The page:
So I’ve tried to stay focused on that. You know, even as we approach and publish date to stay really focused on these reviews that are coming in and what they are saying…the common thread and was like, “I couldn’t put it down. I opened it. I was going to read a chapter. It was two in the morning and, you know, I couldn’t stop.”
What they’re saying, what I’m hearing, is a couple of things.
Number one, it’s just very, very raw and vulnerable. I just got really real with the stories, because I wanted, especially women to know that like, obstacles are going to come, things are going to unravel. This has not been a cakewalk. I want you to see the stuff that I’ve been through, just like, whatever you’re going through, we’re all going through stuff. You can still make it, right? You you can use that as an energy source. So that was one thing. And people respond a lot to that. They appreciate the openness.
The other thing is I just, I’ve been a writer all my life. And my style is just very, and I have a journalism degree. Right? I learned all the grammar stuff. I know all the rules, but I really like to break them. My style is just very conversational.
People have said, “I just feel like I sat down and had a glass of wine with you, or had a cup of tea with you. It was like, we were sitting there together just talking about life.”
That, I think, is what helps people move through it. It’s about 300 pages, but I personally struggled to read really big dense books, you know, like, especially print books, unless it’s story-based and conversational andI feel like I am making a friend, you know, ? We all do that work reading, right? You know, like I’ve been reading Caste, which is amazing book, very dense, very intense information, very life-changing book. But I mean, it’s not a, you know, sit down and chill out and, and relax kinda book.
The other thing I’m hearing a lot of is…At first I worried about this timing, about the book coming out right after the New Year, it seemed like, “Oh, won’t people be busy with the holidays?”
I think it’s turned out to be the perfect timing, because we’ve all just come through 2020. It’s been such a time of reflection and struggle for so many people, especially creative people. I think about the performing arts and what it’s done to like Broadway. So I think the timing is great because it gives people a moment to look reflect and really give them hope that they could put their passion first. They can choose their passion first. They don’t have to do the thing…They have to do their whole life until they retire and then get to do the thing they want to do.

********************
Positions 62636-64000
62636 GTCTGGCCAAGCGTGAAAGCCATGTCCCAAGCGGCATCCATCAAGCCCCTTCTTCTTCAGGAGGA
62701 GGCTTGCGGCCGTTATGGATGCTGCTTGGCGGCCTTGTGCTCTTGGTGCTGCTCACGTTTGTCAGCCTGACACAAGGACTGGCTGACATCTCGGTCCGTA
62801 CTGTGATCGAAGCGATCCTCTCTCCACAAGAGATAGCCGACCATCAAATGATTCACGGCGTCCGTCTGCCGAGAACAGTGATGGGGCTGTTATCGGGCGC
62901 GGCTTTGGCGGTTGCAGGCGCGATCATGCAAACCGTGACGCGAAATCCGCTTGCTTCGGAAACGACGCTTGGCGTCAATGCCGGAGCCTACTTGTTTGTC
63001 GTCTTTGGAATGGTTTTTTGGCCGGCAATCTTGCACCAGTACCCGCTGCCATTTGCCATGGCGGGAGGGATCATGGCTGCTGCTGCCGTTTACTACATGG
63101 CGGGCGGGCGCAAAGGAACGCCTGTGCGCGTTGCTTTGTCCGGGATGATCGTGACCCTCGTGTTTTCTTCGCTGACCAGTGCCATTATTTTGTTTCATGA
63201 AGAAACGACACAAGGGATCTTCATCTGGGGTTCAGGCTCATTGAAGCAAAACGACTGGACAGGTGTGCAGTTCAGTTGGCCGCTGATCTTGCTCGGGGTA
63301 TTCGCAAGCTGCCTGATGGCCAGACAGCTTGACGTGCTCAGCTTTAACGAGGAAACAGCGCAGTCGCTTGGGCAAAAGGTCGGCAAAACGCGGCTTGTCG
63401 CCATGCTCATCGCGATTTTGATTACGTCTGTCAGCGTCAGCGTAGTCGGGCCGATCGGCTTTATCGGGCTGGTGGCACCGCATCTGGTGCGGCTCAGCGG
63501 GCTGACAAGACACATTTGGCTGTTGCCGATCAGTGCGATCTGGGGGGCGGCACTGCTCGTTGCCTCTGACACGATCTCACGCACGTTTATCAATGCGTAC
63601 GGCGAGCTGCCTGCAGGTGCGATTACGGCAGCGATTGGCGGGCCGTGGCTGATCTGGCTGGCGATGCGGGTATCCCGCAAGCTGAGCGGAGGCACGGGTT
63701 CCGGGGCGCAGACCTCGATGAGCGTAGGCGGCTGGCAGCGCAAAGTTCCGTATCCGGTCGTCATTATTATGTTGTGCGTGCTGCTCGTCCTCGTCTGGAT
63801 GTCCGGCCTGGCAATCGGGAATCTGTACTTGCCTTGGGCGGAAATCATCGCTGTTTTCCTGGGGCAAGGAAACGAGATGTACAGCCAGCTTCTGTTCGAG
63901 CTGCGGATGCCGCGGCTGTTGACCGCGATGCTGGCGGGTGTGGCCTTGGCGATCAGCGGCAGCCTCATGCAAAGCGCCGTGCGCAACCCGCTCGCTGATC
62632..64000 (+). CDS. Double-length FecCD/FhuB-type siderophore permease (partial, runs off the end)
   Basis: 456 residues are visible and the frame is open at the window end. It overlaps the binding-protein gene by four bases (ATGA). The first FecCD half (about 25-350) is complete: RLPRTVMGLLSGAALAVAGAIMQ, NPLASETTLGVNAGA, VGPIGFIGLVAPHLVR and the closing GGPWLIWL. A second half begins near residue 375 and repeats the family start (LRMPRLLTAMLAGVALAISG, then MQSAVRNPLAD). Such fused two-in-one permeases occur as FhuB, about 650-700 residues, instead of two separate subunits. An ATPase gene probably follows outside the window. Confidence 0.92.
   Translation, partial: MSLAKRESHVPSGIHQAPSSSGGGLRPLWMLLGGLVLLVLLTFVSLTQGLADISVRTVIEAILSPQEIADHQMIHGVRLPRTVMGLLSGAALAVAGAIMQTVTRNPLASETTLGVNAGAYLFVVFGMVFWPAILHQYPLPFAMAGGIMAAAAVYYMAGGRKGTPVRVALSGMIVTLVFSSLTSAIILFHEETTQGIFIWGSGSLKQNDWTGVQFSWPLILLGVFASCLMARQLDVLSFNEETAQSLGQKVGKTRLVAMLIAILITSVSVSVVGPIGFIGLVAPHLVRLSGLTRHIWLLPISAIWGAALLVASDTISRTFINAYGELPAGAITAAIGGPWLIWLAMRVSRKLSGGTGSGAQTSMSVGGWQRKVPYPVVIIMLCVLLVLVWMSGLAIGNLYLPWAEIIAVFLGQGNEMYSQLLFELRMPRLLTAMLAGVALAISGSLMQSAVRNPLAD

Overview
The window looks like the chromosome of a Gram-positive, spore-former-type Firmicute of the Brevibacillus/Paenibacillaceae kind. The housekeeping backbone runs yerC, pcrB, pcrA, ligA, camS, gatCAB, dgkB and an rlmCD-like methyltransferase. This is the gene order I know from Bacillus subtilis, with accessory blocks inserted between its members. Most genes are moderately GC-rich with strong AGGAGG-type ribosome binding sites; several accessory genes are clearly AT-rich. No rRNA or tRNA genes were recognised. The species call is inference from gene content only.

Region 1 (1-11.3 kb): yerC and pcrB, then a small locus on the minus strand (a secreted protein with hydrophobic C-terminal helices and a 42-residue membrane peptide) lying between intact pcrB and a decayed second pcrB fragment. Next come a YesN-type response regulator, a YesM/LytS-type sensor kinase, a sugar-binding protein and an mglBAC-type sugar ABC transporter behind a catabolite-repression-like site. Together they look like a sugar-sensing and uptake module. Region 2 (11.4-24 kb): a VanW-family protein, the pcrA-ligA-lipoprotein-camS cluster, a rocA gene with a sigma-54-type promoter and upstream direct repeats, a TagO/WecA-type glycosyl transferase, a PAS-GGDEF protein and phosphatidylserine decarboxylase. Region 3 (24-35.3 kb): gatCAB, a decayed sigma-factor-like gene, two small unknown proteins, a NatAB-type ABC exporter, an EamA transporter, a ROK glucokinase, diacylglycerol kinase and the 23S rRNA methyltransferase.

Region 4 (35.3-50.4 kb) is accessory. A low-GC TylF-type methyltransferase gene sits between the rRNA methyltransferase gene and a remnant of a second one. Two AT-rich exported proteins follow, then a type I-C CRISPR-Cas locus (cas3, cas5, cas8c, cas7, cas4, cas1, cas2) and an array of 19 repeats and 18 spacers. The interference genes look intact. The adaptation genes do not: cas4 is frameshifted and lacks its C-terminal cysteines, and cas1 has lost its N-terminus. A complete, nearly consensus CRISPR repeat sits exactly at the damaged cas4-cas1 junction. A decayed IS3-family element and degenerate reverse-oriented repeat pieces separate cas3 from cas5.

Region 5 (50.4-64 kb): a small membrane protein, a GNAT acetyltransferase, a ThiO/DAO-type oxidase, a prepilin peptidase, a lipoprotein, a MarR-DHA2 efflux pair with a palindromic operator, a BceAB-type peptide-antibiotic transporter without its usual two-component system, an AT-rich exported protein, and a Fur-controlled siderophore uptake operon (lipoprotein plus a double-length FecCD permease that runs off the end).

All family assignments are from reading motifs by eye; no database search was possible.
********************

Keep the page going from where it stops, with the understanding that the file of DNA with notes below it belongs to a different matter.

SoI’m getting that feedback and people are really starting to think. I mean, it’s pretty powerful when people are like, starting to think, “Okay, yes, I could do this. I’m going to change. I’m going to do the thing I’ve always wanted to do.” Which is what you do, right? You do that. You fire people to do that. That’s very much in common.
Don’t waste your time. Don’t waste your life. You know, it’s like, there’s a line in the Bible that says, “That which is expressed inside you will set you free.” It says, “That which is inside of you and unexpressed will eat you from the inside out.” I tell this to people. It’s just like, don’t wait, like Shelley, I think your message so needed right now. I think there really couldn’t be a more powerful book to be coming out right now. You’re a hundred percent right that no matter what has gone on in your career, no matter what losses you’ve faced, there’s something burning in you and that’s what’s going to pull you forward.
That’s the answer, you know, the fatigue, the overwhelm, the confusion, it falls away when you get fully on purpose. Shelley, I think you, and I would agree, like we’ve seen this in so many of our colleagues and so many of our friends, you deserve this, you know, you deserve to go for this. You know, I know you’ve got some amazing bonuses when people get the book. I know people can get the audio book free when they buy the book for a super limited amount of time. So we’re going to tell people all that, but as we’re wrapping, let’s also, what can you leave aspiring entrepreneurs, women who are starting their business, but they’rerealizing it takes like 90% of their energy just to get the rocket ship off the ground. What can you leave them with in terms of just not giving up?
Yeah. I mean, for me, the thing that I realized the most looking back is that when my son was diagnosed with autism, that that opened up a well of energy in me that I… At the time, it seems like the biggest devastation, like there would be no way to survive it. Now I realized that opened up a well that propelled me through all of the challenges of entrepreneurial-ism. So whatever, right now looks like a barrier might actually be your springboard. So recognize that and I will say just practically speaking, the book is in four parts and the final part is building your creative team.